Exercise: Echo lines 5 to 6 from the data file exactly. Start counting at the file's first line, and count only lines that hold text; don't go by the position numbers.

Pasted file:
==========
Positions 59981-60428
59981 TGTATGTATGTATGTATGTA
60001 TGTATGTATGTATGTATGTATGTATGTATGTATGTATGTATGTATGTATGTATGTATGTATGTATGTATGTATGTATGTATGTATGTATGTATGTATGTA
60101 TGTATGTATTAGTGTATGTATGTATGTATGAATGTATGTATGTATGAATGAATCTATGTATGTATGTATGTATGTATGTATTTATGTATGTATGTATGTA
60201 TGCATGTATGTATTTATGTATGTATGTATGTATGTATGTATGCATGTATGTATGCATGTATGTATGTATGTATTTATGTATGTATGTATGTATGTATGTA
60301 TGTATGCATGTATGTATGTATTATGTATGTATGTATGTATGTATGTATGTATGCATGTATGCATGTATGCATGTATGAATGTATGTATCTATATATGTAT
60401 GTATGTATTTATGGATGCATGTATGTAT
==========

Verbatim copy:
60201 TGCATGTATGTATTTATGTATGTATGTATGTATGTATGTATGCATGTATGTATGCATGTATGTATGTATGTATTTATGTATGTATGTATGTATGTATGTA
60301 TGTATGCATGTATGTATGTATTATGTATGTATGTATGTATGTATGTATGTATGCATGTATGCATGTATGCATGTATGAATGTATGTATCTATATATGTAT